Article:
The inert gas process is difficult to use in the vertical position but generally requires less operator skill than the active gas alternative

Plasma Arc Welding (PAW)

This technique is similar in some aspects to GTAW and GMAW welding but heat is generated by a constricted arc between a tungsten electrode and a water-cooled nozzle (non transferred arc) or between a tungsten electrode and the joint (transferred arc). Filler metal is added separately into the molten weld pool.


The tungsten electrode is recessed in the nozzle, so minimizing the chance of weld metal contamination. It is not so sensitive to arc length variation as GTAW or GMAW and therefore requires less operator skill for welding. High welding speeds are possible.


PAW is considerably more complicated than other arc welding processes and requires careful control over the electrode tip configuration and positioning and orifice selection. Equipment is generally more expensive.

Submerged Arc Welding (SAW)

Shielding of the filler wire and workpiece is effected here not by inert gas but with an inert granular flux. The arc is totally hidden by the flux which melts as the arc generates heat. The flux solidifies as the arc traverses along the joint, continuing to protect the weld during cooling, and is replaced by new flux from a hopper.


Heat losses are low because the arc is submerged in an inert and insulating fl ux. It is possible to add alloying materials to the flux to control weld metal composition. Welding speeds and deposition rates can be much higher than other arc processes. SAW is mostly used for joining thick sections.


It is difficult to weld unless the joint is horizontal in order to prevent the flux from falling off due to gravity. The high heat input can lead to distortion of the workpiece.

Arc Welding Hazards

Welding fume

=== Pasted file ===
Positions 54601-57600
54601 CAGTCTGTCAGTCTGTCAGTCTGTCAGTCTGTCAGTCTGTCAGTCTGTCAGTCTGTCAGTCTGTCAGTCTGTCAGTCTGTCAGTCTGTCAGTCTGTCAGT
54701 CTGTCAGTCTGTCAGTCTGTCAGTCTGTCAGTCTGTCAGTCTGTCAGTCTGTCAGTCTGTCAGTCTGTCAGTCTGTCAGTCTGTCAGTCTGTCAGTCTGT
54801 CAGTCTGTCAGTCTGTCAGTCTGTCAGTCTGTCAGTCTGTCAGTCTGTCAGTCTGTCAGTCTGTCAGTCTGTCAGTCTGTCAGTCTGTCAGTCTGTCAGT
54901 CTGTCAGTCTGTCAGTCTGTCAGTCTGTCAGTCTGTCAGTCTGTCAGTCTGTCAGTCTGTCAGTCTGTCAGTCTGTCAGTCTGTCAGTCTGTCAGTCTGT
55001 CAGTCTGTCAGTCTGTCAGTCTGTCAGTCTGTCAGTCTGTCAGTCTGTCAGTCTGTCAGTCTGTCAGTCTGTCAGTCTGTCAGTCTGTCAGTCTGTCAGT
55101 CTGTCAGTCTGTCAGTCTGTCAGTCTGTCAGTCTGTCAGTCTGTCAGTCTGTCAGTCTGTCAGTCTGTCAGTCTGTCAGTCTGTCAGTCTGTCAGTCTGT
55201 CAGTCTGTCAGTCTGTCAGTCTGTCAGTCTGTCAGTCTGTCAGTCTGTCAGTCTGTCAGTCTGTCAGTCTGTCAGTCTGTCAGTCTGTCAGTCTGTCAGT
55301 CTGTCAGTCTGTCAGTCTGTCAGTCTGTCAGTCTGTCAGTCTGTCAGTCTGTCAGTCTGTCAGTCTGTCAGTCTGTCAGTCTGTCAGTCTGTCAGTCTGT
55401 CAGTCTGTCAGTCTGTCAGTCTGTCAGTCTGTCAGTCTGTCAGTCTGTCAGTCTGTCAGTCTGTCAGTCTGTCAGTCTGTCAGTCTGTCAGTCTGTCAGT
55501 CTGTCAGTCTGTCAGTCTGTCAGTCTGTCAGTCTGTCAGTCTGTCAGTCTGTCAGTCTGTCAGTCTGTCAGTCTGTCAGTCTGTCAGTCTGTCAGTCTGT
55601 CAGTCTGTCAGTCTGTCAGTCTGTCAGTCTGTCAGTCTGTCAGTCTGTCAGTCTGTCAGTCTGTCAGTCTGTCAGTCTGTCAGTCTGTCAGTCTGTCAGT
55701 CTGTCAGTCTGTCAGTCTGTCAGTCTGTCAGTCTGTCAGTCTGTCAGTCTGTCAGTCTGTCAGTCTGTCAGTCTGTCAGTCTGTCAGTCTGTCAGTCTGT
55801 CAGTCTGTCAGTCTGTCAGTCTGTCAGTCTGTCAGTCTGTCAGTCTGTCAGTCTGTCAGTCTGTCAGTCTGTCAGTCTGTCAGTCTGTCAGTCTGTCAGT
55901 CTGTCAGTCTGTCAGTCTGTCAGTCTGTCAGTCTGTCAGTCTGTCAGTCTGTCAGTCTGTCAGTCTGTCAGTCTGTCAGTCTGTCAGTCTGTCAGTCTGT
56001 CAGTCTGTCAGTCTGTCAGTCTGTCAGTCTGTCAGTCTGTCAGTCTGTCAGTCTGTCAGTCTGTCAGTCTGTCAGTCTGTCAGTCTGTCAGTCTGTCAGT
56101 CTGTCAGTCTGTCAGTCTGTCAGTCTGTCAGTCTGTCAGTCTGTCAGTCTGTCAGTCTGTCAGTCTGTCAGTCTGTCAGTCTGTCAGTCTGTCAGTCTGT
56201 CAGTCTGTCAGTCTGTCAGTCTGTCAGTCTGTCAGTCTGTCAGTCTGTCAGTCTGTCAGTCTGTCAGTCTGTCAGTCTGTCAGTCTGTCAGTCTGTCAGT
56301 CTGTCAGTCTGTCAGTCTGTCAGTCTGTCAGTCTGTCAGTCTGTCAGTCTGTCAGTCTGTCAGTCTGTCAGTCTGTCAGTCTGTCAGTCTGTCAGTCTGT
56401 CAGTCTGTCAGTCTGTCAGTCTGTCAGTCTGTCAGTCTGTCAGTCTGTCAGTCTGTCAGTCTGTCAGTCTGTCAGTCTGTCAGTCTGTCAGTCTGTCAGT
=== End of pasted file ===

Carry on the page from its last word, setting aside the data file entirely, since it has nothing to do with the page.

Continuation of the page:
There are hazardous substances in fumes created during welding. These arise from inert gases, coatings on consumables and metal vapours. Refs 1-3. Two methods can be used to reduce and often eliminate the effects; the integration of local exhaust ventilation systems and respiratory protective equipment (RPE).

Tungsten toxicity

Pure tungsten has a high melting point but other characteristics render it unsuitable. The addition of thoria offers improvements although various bodies have published health warnings because of the potential toxicity. Alternatives to thoriated tungsten are readily available and should be used. [Refs 4-6]

Inert gas hazards

Although argon is non-toxic, it is 38% denser than air and therefore considered a dangerous asphyxiant in closed areas. Removal of excess inert gas by extraction during welding is useful but when used more widely as a weld purging technique the risk of inhalation is increased significantly [Ref 7].

‘Arc eye’

This is a painful condition caused by exposure of the eye to the ultraviolet radiation from an electric arc. Special glass filters are a necessary accessory to protect eyes against damage. [Ref 8]

Intense heat

Large amounts of heat are generated during arc welding and care needs to be taken to protect exposed areas of skin. The use of insulating gloves and face/ head shields is seen as essential.

  1. Health and Safety Executive, Buxton SK17 9JN UK. www.hse.gov.uk
  2. Environmental Health, 1986 – Springer. RM Stern, A Berlin, A Fletcher et al. International conference on health hazards and biological effects of welding fumes and gases.
  3. The Health and Safety Executive: Guidance note EH53 Respiratory protective equipment for use against airborne radioactivity
  4. The Health and Safety Executive HSE 564/6 (Rev) Storage and use of thoriated tungsten electrodes
  5. European Council Directive 90/394/EEC
  6. White paper WP-291 clarification over Tungsten Electrodes for arc Welding. Huntingdon Fusion Techniques Ltd., SA16 0BU
  7. Asphyxiation hazards in welding and allied processes. Huntingdon Fusion Techniques ltd., SA16 0BU
  8. Photokeratitis (Arc eye). The college of Optometrists, London, Wc2N 5NG